Whilst on your visit to Lymington, don’t forget to look out for the gold post box, a tribute to Sir Ben Ainslie for winning Gold in the London 2012 Olympics.

Events in Lymington

As well as the regular markets, Lymington holds a variety of events throughout the year. Lymington Seafood Festival descends on the town for a weekend in summer bringing with it stalls, cookery demonstrations and a live music stage.

The Lymington Centre offers cinema, theatre and comedy for locals and visitors and the St Barbe Museum and Art Gallery has events throughout the year including exhibitions, family activities and workshops.

In the summer, look out for the Lymington Carnival (usually taking place in July).

Sailing enthusiasts will enjoy the regattas and the popular Thursday evening racing hosted by the Royal Lymington Yacht Club. 

Keep an eye on our what’s on pages as we share with you details of other events coming up in and around Lymington.

Places to stay in Lymington

If you're looking to take a break in Lymington, there are plenty of places to stay to choose from. There are a couple of hotels that can be found in and nearby Lymington town centre; including Stanwell House Hotel and Macdonald Elmers Court Hotel & Resort.

There are a variety of B&Bs and Guest Houses on offer in and around Lymington including Victorian cottages, a converted barn and many properties offering both en-suite facilities and on-site parking.

If you prefer self-catered options then look out for several self-catering properties and holiday cottages or lodges at such as Hackney Park, located on the outskirts of Lymington. Use the search box on this page to check the types of property on offer and their availability for when you plan on visiting.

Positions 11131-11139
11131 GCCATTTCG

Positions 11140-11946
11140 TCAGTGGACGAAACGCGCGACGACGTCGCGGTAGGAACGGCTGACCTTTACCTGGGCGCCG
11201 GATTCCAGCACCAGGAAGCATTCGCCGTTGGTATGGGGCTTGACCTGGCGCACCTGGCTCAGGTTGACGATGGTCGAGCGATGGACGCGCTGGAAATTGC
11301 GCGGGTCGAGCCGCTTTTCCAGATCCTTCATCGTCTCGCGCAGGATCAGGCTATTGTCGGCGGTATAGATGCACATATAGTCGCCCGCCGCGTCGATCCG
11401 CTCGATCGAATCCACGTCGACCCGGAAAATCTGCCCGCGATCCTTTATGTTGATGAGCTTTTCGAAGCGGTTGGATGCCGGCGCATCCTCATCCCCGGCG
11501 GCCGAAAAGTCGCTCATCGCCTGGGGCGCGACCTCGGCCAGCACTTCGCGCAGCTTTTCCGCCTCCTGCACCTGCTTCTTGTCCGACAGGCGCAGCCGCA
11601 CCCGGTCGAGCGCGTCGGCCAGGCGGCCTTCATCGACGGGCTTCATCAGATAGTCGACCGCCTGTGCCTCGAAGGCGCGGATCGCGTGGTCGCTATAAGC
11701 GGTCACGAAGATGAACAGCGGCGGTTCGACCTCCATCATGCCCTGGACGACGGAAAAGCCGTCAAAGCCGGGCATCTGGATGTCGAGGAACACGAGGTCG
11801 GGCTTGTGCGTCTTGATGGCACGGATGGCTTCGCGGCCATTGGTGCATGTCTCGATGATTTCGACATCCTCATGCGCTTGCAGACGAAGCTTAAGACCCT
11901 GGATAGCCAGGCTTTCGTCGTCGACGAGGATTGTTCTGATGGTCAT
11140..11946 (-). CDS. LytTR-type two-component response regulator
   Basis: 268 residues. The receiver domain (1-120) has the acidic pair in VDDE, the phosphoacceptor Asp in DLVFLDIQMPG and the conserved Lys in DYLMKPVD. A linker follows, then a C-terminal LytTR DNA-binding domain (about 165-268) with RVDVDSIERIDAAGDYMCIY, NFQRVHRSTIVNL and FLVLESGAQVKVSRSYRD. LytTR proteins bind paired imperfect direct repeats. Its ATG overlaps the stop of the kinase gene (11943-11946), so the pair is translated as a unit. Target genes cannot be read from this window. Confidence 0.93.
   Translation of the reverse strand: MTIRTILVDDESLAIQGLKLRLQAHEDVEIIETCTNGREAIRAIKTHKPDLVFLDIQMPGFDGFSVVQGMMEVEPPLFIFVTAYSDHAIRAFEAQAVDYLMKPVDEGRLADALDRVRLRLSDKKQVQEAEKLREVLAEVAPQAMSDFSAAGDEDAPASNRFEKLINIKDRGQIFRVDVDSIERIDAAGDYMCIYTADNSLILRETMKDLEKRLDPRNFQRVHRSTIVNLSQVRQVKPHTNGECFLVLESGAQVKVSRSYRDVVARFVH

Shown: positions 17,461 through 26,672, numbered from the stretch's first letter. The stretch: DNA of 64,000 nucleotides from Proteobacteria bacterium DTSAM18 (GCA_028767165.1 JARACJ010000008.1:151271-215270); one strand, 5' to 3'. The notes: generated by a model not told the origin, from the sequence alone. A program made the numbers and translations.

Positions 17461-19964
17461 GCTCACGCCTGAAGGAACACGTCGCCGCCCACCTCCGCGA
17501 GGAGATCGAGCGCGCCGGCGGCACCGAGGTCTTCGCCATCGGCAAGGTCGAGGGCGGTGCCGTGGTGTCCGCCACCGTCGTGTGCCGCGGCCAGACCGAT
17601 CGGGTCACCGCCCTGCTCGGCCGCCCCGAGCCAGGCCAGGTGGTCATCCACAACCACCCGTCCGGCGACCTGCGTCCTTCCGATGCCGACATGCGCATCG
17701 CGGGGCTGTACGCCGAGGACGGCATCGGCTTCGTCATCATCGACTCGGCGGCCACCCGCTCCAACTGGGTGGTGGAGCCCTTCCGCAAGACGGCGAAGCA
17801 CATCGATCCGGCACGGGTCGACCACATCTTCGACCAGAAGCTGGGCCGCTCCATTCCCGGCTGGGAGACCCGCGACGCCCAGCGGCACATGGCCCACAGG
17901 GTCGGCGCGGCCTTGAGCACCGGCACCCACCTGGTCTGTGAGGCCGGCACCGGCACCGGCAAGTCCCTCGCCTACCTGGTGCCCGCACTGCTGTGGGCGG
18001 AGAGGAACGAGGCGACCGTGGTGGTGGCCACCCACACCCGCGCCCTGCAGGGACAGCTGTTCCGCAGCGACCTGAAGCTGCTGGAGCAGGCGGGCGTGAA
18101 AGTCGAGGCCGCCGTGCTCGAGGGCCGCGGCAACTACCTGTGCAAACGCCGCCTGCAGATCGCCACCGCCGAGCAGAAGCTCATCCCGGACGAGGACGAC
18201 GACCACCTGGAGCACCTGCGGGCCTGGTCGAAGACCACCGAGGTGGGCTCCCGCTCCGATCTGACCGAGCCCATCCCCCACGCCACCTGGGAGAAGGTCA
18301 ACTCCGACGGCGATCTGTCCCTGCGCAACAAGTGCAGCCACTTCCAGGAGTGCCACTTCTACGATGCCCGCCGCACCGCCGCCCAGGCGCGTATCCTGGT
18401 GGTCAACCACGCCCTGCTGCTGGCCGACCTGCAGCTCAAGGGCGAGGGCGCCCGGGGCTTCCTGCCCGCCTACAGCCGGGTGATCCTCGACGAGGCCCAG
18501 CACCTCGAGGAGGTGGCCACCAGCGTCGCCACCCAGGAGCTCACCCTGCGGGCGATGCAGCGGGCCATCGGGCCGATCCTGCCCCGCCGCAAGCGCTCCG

Where to eat and drink in Lymington

Relax and enjoy some delicious food and drink in one of the many fine-dining establishments Lymington has to offer. You will find loads of places to eat along the High Street and around the quay, perhaps a spot of afternoon tea one of the town’s charming tea rooms and cafes is what you need or maybe some classic pub grub at one of the many watering holes in the town.

Getting to Lymington

Lymington has its own railway station. Mainline trains link London Waterloo to nearby Brockenhurst, there’s then a short journey by train or bus to Lymington.

Regular bus services with Bluestar connect Lymington from Bournemouth and Southampton.

There is a regular ferry service from the Isle of Wight offered by Wightlink ferries.

Lymington FAQs

What day is market day in Lymington?

Lymington’s weekly market is on a Saturday. On Saturdays, the long high street is full of brilliant market stalls with local produce, gifts, clothing and more.

Is Lymington a seaside town?

Lymington isn’t a seaside town, but a coastal town. This town has it’s own Quay and connects with wonderful walks along the seawall at Keyhaven Nature Reserve looking out onto the coast. It’s closest beaches are Milford on Sea and Barton on Sea.

Where is the closest beach to Lymington?

There are lots of beaches close to Lymington. The closest sandy beaches to Lymington include Lepe Beach, Highcliffe Beach, Steamer Point Beach, Friars Cliff Beach and Avon Beach. Other close beaches that are shingle beaches include Milford on Sea and Barton on Sea.

Is Lymington worth a visit?

Lymington is a wonderful town, with a perfect mix of country, coast and cobbled streets. With it’s wonderful high street, beautiful quay and being surrounded by coast and forest, it’s a great place to visit.